on international women’s day, female empowerment ruled the paris shows
From Victorian cholas at Givenchy, to the right to choose at Céline, and sisterhood at Kenzo, Paris Fashion Week celebrated the women of the world.
Givenchy fall/winter 15
How appropriate that International Women's Day should fall in the middle of a Paris Fashion Week so high on neo-feminism. Not in decades have designers spoken so much about female empowerment, sexuality and human fellowship as over the past year, and while few of them had a chance to see the pink balloons flown all over the French capital on the Sunday of the Paris shows, the day was being commemorated just as much on the runways.
"It's a moment of women getting their strength again, and a bigger confidence and sensuality," Riccardo Tisci said backstage. His Givenchy collection paid tribute to the cholas of Mexico - "this very dangerous girl, a tough kind of woman" - and fused the idea of the girl gangbanger with an era embodied by another tough lady, one Queen Victoria. "I've always been scared to do British, so this was the time to find my own Victorian," Tisci said.
The collection itself was characterize by the Victorian part - corseted tops, structured equestrian jackets, and velvet aplenty - with the chola instead brought to life by the girls wearing it, their hair slicked down over the forehead in thin, glossy curls, part Latin American dancer and part FKA Twigs. The set was the chola's playground: a kind of barren car park of ramps with various electronic equipment scattered around. "I would never have presented a Victorian collection in a Victorian place," Tisci assured us.
But the Givenchy collection was far from street. With all its bold opulence applied to the chola character, it provided a light-bulb moment of sorts for those of us, who have been wondering about the meaning of this season's extreme embellishment. Tisci's courtly cloths and things that sparkled seemed to signify a kind of majestification of the woman, a centuries-old idea of the powerful, beautiful, decorated queen merged with the independent, no-kings-needed, sexually loaded attitude of the chola—or any other modern Western woman, for that matter.
"There's a lot of mix of couture, because this is my tenth year at Givenchy. I'm not celebrating it, but after ten years at a couture house, I've learned a lot," Tisci noted. The femininity portrayed at Givenchy wasn't dissimilar to that at Céline where backstage, Phoebe Philo said she wanted to convey a new "tatted glamour". "I find glamour quite complex, for myself. When is it sexualized, when is it not? When is it authentic to Céline and the work we do?"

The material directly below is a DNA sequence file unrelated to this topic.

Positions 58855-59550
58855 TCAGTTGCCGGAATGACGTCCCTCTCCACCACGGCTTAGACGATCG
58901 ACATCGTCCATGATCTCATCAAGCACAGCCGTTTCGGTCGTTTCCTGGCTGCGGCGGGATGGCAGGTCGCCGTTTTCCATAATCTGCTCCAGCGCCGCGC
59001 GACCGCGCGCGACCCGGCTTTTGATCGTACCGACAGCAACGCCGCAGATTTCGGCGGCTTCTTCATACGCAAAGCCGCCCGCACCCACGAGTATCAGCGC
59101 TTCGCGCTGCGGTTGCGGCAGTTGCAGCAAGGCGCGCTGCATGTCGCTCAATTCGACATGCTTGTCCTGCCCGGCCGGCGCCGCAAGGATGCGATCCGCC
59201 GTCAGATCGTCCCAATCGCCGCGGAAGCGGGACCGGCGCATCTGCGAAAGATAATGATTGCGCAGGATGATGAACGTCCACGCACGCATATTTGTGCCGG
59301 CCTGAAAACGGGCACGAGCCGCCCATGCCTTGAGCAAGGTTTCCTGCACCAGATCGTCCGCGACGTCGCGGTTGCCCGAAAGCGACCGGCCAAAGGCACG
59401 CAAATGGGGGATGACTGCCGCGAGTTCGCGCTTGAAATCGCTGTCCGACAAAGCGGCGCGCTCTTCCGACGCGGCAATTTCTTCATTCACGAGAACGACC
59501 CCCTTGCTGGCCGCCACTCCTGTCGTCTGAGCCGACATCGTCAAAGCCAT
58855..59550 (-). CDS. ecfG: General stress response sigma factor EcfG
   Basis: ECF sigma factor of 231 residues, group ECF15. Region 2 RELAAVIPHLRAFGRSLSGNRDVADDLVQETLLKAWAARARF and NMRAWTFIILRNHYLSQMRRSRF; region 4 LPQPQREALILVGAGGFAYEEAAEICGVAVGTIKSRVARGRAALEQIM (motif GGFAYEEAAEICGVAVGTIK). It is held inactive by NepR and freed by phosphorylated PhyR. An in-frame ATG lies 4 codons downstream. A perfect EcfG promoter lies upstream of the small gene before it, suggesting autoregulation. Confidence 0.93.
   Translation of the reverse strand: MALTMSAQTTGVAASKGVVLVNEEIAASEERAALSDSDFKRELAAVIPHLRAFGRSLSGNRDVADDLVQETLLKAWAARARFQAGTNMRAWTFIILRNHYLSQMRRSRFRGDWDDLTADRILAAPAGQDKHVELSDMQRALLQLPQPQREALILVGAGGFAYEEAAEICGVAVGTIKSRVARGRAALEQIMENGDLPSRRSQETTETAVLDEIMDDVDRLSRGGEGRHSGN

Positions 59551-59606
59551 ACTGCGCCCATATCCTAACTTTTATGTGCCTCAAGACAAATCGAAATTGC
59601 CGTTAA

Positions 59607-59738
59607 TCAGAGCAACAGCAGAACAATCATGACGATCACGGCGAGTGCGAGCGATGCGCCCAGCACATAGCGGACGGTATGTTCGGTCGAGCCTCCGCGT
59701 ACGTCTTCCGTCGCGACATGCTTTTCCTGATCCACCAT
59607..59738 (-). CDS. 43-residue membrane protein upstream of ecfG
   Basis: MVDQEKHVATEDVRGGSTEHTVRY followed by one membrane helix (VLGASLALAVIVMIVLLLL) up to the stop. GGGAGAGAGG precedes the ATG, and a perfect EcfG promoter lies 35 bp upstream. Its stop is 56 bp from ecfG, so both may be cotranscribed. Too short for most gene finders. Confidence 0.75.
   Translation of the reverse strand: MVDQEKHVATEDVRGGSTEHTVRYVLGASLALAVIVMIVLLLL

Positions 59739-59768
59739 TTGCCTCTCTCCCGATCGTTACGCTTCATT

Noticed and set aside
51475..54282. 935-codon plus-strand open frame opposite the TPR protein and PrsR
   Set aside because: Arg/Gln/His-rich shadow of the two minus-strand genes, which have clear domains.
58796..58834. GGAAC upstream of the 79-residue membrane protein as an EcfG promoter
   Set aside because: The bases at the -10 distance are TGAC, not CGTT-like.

Like Tisci, Philo tackled the embellishment motif of the season but in a constant balancing-out process that meant it never became too fancy, or veered away from Céline's casual super-luxe and slightly mannish cool. "We didn't specifically look at anything historical. It was more about texture. Just undone. We did embroideries and then we washed them, and we disheveled them, and tried to make them feel calmer," Philo explained.
A dress in 3D appliqué with a huge ruffle at the hem and an ivory coat with oversized fur lapels and cuffs had all the savoir-faire of a couture collection, but contrasted with baggy jumpsuits and knit dresses, things never got too haute of hand. "The idea is always that it's quite interchangeable and you can do what you want with it. There was a kind of a charm, a sweetness, and a darkness, and sometimes she was cinched and sometimes she was undone," Philo said.
In that sense, the Céline collection was one of the most viable proposals for how to wear the extreme embellishment bestowed on women this season, and one of the most modern. "I was intrigued by the texture of it and trying to make it authentic for us and for women today," Philo said of her embroidery before summing up her fall/winter 15 agenda. "It's the idea of sexuality and sensuality and what's the fine line. What I try to do is give women a choice."
If the idea of sisterhood seems a bit hippie to a modern generation, it only needed to be put in the context of a Kenzo tribe to feel relatable. "The major message is about this community of women celebrating life amongst themselves. The idea of the collective, and the group of a community," Humberto Leon said after the show, which brought a new sense of outdoorsiness and performance-wear to the Kenzo table. Etienne Russo, show producer to the fashion courts of Paris, had outdone himself with seven gigantic robotic silver pillars, which moved around the colossal venue in a kind of choreography with the models.
"It was about these girls in the forest, and [the pillars] were supposed to represent abstract tress that the girls are kind of dancing with. It was meant to represent looking through trees and refraction and things reflecting. This kind of idea of new material meets nature," Leon explained. "The brand is about openness and being inviting," Carol Lim added, "and we still love celebrating that."
Text Anders Christian Madsen
Photography Mitchell Sams